Weekly Link Love — Edition 34

Research of the Week

Traditional fishing practices beat conventional wisdom.

Body fat is directly linked to heart disease.

Dogs evolved special facial muscles so they could manipulate our emotions.

Eating more protein via red meat is good for obese seniors.

Fertilizer is responsible for way more methane than livestock.

Food deserts cannot explain obesity.

New Primal Blueprint Podcasts

Episode 349: Leanne Vogel: Host Elle Russ chats with Leanne Vogel about keto for women.

Primal Health Coach Radio, Episode 16: Laura and Erin chat with Christina Rice, a coach who figured out how to control her own health after no one else could help her.

Each week, select Mark’s Daily Apple blog posts are prepared as Primal Blueprint Podcasts. Need to catch up on reading, but don’t have the time? Prefer to listen to articles while on the go? Check out the new blog post podcasts below, and subscribe to the Primal Blueprint Podcast here so you never miss an episode.

Media, Schmedia

The bracelet that shocks you if you eat too much junk food.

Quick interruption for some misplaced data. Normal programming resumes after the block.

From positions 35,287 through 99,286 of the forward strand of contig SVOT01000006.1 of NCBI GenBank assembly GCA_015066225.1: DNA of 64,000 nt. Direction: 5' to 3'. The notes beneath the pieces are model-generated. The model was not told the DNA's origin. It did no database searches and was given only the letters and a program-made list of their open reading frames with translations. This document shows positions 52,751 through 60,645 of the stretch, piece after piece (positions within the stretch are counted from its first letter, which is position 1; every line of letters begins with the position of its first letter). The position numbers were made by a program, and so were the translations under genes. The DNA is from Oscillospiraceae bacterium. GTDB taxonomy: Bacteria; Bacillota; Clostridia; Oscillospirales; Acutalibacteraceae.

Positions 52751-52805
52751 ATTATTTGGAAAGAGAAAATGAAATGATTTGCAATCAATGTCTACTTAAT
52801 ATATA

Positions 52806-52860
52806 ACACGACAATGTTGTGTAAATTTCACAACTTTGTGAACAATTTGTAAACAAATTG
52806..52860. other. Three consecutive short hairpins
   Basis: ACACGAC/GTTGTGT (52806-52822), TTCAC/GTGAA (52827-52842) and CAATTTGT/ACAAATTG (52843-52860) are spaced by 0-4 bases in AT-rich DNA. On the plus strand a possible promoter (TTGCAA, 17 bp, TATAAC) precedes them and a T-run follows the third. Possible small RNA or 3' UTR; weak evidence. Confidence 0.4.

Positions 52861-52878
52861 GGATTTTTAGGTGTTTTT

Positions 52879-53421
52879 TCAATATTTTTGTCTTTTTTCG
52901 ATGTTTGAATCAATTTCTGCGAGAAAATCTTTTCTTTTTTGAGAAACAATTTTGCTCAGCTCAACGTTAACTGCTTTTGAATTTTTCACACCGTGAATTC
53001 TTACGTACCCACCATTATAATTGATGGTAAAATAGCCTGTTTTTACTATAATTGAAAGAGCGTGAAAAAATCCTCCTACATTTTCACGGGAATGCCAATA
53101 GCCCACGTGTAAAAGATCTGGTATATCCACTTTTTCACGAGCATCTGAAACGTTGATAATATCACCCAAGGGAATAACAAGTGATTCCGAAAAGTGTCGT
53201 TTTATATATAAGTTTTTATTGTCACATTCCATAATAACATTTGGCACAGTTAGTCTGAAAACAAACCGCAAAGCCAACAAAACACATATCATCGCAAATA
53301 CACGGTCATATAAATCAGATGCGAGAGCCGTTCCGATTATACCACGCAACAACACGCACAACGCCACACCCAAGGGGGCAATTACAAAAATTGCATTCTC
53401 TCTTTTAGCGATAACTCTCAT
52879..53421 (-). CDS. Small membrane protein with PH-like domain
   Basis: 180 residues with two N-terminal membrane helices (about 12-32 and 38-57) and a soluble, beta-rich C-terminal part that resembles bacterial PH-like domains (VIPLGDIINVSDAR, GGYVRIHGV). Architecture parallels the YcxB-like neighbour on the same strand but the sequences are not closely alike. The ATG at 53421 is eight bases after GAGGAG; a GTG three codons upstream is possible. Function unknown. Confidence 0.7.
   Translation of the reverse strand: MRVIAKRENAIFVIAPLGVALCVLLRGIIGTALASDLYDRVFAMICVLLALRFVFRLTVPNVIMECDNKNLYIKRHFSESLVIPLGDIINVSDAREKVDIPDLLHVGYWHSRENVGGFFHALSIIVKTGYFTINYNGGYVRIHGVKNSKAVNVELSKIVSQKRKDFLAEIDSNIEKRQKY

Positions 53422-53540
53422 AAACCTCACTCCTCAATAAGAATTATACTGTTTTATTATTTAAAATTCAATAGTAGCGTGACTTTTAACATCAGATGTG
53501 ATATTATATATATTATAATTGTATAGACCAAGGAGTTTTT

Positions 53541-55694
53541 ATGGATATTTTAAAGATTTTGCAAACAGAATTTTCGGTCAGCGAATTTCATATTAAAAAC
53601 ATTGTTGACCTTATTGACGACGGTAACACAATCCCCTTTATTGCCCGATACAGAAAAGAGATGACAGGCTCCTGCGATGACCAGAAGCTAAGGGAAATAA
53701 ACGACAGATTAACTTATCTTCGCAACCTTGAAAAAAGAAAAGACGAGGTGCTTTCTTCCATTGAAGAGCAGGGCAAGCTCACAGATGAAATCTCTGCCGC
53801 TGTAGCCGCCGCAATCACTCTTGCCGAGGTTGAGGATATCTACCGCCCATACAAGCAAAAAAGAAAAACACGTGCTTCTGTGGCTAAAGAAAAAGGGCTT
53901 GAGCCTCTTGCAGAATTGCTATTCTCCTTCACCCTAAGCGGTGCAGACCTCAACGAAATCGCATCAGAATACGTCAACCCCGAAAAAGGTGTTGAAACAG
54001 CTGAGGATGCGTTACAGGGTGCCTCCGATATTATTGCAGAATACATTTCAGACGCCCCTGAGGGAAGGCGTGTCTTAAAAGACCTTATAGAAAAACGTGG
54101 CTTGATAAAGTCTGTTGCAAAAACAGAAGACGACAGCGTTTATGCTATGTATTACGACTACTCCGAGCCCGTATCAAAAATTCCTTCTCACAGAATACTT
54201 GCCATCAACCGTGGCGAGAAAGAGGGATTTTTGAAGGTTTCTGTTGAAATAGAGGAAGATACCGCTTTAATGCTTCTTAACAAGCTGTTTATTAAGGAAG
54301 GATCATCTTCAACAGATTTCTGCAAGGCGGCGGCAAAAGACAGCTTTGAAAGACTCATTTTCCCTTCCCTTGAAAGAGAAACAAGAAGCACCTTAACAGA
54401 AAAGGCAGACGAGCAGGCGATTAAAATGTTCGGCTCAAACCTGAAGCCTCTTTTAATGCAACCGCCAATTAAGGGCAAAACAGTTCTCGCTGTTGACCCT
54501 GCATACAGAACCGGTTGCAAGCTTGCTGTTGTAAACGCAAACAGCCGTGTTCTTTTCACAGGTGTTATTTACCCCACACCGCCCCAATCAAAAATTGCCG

Are smartphones giving young people horns? Hmm. Maybe not.

Interesting Blog Posts

Questioning the plans to establish official “birth-to-24-months” dietary guidelines.

The rise of sober culture.

Why women often struggle with weight loss.

Social Notes

Forgot to mention I’m gonna be a grandpa.

Everything Else

Good overview of the diet-heart hypothesis.

In the Indo-European family of languages, the word for “salmon” hasn’t really changed at all over the last 8000 years.

Robotic fish with battery blood.

Washington state officials ask landowners to let whales decay on their property.

Things I’m Up to and Interested In

Study I found interesting: Which countries are most honest?

Viewpoint I found interesting: The big push for lab-spawned fake food and meat replacements is more about promoting global food industrialization than saving the environment.

Move over Genghis: Two bulls are responsible for 9 million dairy cows.

I fully expect all the LDL-phobes to stop eating wild salmon now: Eating fish linked to greater increases in LDL than red meat.

A culture’s popular art reveals its most pressing issues: The hit Japanese TV show called “I Will Not Work Overtime, Period!”

Question I’m Asking

Would you use a product like the bracelet that shocks you to curb bad habits and instill good ones?

Recipe Corner

Time Capsule

One year ago (Jun 16– Jun 22)

Comment of the Week